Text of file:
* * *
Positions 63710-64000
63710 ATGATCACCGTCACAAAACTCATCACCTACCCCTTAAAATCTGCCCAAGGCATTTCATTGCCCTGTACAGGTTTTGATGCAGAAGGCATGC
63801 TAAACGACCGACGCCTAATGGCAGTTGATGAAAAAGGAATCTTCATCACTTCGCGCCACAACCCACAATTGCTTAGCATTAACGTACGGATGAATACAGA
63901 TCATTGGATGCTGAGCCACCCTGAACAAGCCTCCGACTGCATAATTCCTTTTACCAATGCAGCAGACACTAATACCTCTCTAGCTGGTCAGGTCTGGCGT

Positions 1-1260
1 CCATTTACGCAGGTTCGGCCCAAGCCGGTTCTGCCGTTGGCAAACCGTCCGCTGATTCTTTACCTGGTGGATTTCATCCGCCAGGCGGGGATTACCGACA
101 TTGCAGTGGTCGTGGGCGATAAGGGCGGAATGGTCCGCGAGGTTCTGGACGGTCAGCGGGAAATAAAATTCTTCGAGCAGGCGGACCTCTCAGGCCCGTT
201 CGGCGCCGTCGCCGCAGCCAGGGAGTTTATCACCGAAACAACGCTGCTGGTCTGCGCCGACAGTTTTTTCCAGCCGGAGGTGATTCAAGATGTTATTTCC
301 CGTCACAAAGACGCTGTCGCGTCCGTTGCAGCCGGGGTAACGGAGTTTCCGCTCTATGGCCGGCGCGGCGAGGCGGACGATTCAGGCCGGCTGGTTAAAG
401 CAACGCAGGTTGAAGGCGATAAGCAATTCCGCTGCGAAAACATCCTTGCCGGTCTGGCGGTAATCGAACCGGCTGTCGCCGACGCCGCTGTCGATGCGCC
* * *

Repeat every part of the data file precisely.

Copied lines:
Positions 63710-64000
63710 ATGATCACCGTCACAAAACTCATCACCTACCCCTTAAAATCTGCCCAAGGCATTTCATTGCCCTGTACAGGTTTTGATGCAGAAGGCATGC
63801 TAAACGACCGACGCCTAATGGCAGTTGATGAAAAAGGAATCTTCATCACTTCGCGCCACAACCCACAATTGCTTAGCATTAACGTACGGATGAATACAGA
63901 TCATTGGATGCTGAGCCACCCTGAACAAGCCTCCGACTGCATAATTCCTTTTACCAATGCAGCAGACACTAATACCTCTCTAGCTGGTCAGGTCTGGCGT

Positions 1-1260
1 CCATTTACGCAGGTTCGGCCCAAGCCGGTTCTGCCGTTGGCAAACCGTCCGCTGATTCTTTACCTGGTGGATTTCATCCGCCAGGCGGGGATTACCGACA
101 TTGCAGTGGTCGTGGGCGATAAGGGCGGAATGGTCCGCGAGGTTCTGGACGGTCAGCGGGAAATAAAATTCTTCGAGCAGGCGGACCTCTCAGGCCCGTT
201 CGGCGCCGTCGCCGCAGCCAGGGAGTTTATCACCGAAACAACGCTGCTGGTCTGCGCCGACAGTTTTTTCCAGCCGGAGGTGATTCAAGATGTTATTTCC
301 CGTCACAAAGACGCTGTCGCGTCCGTTGCAGCCGGGGTAACGGAGTTTCCGCTCTATGGCCGGCGCGGCGAGGCGGACGATTCAGGCCGGCTGGTTAAAG
401 CAACGCAGGTTGAAGGCGATAAGCAATTCCGCTGCGAAAACATCCTTGCCGGTCTGGCGGTAATCGAACCGGCTGTCGCCGACGCCGCTGTCGATGCGCC